According to a new post on Weibo, Intel AIB partner Gunnir has released a stock clocked lower-tier variant of the Arc A380 called the Index. Most notably, this model ditches the 6-pin power connector altogether, greatly increasing the GPU's compatibility in lower end systems.
Compared to the factory-overclocked Photon variant, the card's physical form factor is barely any different. The card is physically a few mm thicker, but it features a more basic greyish color scheme, with no LED lighting at all.
The most distinguishable differences between the Photon and the new Index, are in the card's specifications. The Index has no factory overclocking whatsoever, limiting its stock frequency to 2000MHz flat — a 450MHz deficit compared to the factory overclocked Photon.
But on the flip side, the Index ditches the 6-pin supplementary power connector — which can be found on the Photon — altogether. This can be an advantage for the Index as it reduces the Index's power limit to the PCIe limit of 75W, allowing users to install the GPU in lower-end systems which lack supplementary power connectors.
For most gamers who actually want an Arc GPU in the first place, the Photon will still be the better card due to the additional power and frequency headroom. But for users looking to put an Intel GPU in their system with a low-end power supply, the Index will fill that role nicely.
To recap, the Arc A380 is Intel's new entry-level discrete GPU, featuring 8 Xe Cores, 8 Ray Tracing Units, and 128 Matrix Xe Vector engines. Stock frequencies peak at 2000mHz with a TBP of 75W running on a PCIe 4.0 x16 interface.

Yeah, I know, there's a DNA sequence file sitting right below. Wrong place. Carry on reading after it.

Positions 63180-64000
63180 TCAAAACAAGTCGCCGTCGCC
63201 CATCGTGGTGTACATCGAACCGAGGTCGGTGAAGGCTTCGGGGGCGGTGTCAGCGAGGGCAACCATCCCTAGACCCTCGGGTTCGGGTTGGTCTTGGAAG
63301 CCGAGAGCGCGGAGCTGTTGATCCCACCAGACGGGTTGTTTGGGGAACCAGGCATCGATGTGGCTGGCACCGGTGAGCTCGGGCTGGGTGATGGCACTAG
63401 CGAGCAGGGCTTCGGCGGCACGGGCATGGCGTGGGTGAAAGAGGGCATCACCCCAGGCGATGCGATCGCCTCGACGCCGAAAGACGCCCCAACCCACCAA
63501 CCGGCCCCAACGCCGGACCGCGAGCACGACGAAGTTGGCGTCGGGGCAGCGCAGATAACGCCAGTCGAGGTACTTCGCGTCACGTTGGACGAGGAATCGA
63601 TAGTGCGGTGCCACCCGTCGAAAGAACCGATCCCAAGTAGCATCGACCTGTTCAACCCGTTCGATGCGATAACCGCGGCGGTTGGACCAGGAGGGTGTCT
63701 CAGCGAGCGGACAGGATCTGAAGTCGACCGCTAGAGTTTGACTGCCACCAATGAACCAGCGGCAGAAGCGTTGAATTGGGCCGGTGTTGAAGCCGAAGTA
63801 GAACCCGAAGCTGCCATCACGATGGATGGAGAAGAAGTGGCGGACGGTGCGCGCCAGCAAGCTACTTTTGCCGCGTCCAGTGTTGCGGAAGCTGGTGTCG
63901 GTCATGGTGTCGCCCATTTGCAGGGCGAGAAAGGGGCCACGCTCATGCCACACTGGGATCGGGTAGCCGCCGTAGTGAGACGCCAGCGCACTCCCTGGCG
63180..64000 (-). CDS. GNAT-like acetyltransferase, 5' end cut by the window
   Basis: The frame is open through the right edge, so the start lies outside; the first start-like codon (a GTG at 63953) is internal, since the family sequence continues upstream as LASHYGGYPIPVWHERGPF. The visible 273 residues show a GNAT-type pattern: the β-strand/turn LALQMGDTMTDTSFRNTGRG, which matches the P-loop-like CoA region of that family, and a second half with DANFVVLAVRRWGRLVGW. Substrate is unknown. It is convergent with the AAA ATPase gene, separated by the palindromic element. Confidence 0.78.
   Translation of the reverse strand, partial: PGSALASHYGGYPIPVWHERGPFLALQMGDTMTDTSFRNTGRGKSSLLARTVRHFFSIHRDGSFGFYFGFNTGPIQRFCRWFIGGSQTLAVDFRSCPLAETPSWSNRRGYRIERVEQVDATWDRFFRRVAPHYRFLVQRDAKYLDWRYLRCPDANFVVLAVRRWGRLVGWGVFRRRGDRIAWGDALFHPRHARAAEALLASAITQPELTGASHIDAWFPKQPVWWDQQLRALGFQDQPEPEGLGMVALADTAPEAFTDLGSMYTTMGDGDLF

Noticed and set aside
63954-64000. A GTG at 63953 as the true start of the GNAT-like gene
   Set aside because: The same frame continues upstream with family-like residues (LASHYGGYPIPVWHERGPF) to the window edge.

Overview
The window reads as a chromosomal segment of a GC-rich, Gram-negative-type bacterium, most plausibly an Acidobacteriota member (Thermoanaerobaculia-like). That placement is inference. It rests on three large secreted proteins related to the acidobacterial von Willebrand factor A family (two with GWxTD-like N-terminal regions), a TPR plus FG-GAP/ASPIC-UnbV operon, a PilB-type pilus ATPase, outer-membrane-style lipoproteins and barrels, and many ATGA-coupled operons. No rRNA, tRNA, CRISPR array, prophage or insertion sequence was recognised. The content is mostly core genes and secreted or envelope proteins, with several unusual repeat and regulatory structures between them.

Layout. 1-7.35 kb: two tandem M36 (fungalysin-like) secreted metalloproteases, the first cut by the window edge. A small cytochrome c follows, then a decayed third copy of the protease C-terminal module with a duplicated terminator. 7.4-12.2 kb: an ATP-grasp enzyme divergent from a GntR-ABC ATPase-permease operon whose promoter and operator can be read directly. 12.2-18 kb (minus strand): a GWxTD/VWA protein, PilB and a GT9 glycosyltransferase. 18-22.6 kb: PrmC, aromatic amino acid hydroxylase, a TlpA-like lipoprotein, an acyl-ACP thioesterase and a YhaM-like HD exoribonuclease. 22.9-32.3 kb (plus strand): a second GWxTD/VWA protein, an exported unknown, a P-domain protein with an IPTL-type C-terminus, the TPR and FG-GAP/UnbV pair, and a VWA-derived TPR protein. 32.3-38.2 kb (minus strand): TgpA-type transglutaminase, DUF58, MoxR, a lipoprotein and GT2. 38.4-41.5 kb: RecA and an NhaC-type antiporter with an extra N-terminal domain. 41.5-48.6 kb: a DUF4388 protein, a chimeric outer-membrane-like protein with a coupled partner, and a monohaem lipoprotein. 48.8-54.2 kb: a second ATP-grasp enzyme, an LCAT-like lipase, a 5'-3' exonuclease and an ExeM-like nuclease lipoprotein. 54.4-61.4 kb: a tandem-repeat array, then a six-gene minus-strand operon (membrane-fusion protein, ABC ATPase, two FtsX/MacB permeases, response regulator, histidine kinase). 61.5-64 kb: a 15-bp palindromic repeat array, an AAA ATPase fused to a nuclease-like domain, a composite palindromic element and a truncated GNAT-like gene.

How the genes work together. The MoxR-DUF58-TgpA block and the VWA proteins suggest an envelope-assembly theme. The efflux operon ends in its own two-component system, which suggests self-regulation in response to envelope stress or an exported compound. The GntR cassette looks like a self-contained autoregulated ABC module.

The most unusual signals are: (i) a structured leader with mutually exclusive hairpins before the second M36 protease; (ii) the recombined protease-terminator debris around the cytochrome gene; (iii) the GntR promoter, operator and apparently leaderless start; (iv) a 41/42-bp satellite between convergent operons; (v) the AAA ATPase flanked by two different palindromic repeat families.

In our review of the A380, we found its performance to be mediocre at best, performing in between the GTX 1650 and RX 6500 XT. But its biggest problem currently surrounds Intel's immature discrete graphics drivers, which can make the A380's gaming performance very unpredictable. In some titles the A380 performs very well — in others, the A380 completely tanks while its competitors like the RX 6400 and GTX 1650 do not.
Thankfully, pricing on the Gunnir Photon version of the Arc A380 isn't too bad: $139. As a result we can expect the Index to be priced even lower than the Photon version with its lower clock speeds and lower TDP, but only if Gunnir decides to launch the Index in America — since its only available in Asia at the moment.
Just be aware of the Arc A380's unpredictable nature right now, as Intel continues to iron out the kinks in its graphics drivers.
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Aaron Klotz is a freelance writer for Tom’s Hardware US, covering news topics related to computer hardware such as CPUs, and graphics cards.
I wonder if they'll sell it for slightly less, because it has lesser performance, or more because "we're giving you something that doesn't need an external connector."Reply
Maybe I'm jaded by low some of the low profile and/or single slot cards in the past commanded a premium over their regular-sized counterparts.
PCIe 4.0 x16? Wasn't it x8?Reply
but still this should be a low Profile card, their current design is too big for an entry level GPU with no external powerReply
Safe to assume physical x16 electrical(bus connect) x8tommo1982 said:PCIe 4.0 x16? Wasn't it x8?